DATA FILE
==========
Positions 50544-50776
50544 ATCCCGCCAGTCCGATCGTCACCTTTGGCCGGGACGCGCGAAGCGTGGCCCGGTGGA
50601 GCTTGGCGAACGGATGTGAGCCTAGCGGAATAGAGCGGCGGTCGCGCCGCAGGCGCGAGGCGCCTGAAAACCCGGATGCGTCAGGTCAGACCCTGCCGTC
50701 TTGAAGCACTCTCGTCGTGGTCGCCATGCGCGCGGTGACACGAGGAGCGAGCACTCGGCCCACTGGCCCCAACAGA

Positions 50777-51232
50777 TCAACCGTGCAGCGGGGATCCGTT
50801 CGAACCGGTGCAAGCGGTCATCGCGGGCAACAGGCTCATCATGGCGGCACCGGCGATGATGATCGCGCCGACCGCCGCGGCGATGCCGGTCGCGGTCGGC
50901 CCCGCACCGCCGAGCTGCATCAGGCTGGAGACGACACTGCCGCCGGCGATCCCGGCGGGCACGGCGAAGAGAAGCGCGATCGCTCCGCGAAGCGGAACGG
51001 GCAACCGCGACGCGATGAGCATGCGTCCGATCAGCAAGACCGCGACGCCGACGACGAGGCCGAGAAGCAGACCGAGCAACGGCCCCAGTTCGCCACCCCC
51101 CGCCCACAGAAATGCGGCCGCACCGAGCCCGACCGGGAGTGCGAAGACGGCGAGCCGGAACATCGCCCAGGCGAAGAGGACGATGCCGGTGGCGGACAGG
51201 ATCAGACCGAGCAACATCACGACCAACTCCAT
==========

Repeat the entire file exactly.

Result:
Positions 50544-50776
50544 ATCCCGCCAGTCCGATCGTCACCTTTGGCCGGGACGCGCGAAGCGTGGCCCGGTGGA
50601 GCTTGGCGAACGGATGTGAGCCTAGCGGAATAGAGCGGCGGTCGCGCCGCAGGCGCGAGGCGCCTGAAAACCCGGATGCGTCAGGTCAGACCCTGCCGTC
50701 TTGAAGCACTCTCGTCGTGGTCGCCATGCGCGCGGTGACACGAGGAGCGAGCACTCGGCCCACTGGCCCCAACAGA

Positions 50777-51232
50777 TCAACCGTGCAGCGGGGATCCGTT
50801 CGAACCGGTGCAAGCGGTCATCGCGGGCAACAGGCTCATCATGGCGGCACCGGCGATGATGATCGCGCCGACCGCCGCGGCGATGCCGGTCGCGGTCGGC
50901 CCCGCACCGCCGAGCTGCATCAGGCTGGAGACGACACTGCCGCCGGCGATCCCGGCGGGCACGGCGAAGAGAAGCGCGATCGCTCCGCGAAGCGGAACGG
51001 GCAACCGCGACGCGATGAGCATGCGTCCGATCAGCAAGACCGCGACGCCGACGACGAGGCCGAGAAGCAGACCGAGCAACGGCCCCAGTTCGCCACCCCC
51101 CGCCCACAGAAATGCGGCCGCACCGAGCCCGACCGGGAGTGCGAAGACGGCGAGCCGGAACATCGCCCAGGCGAAGAGGACGATGCCGGTGGCGGACAGG
51201 ATCAGACCGAGCAACATCACGACCAACTCCAT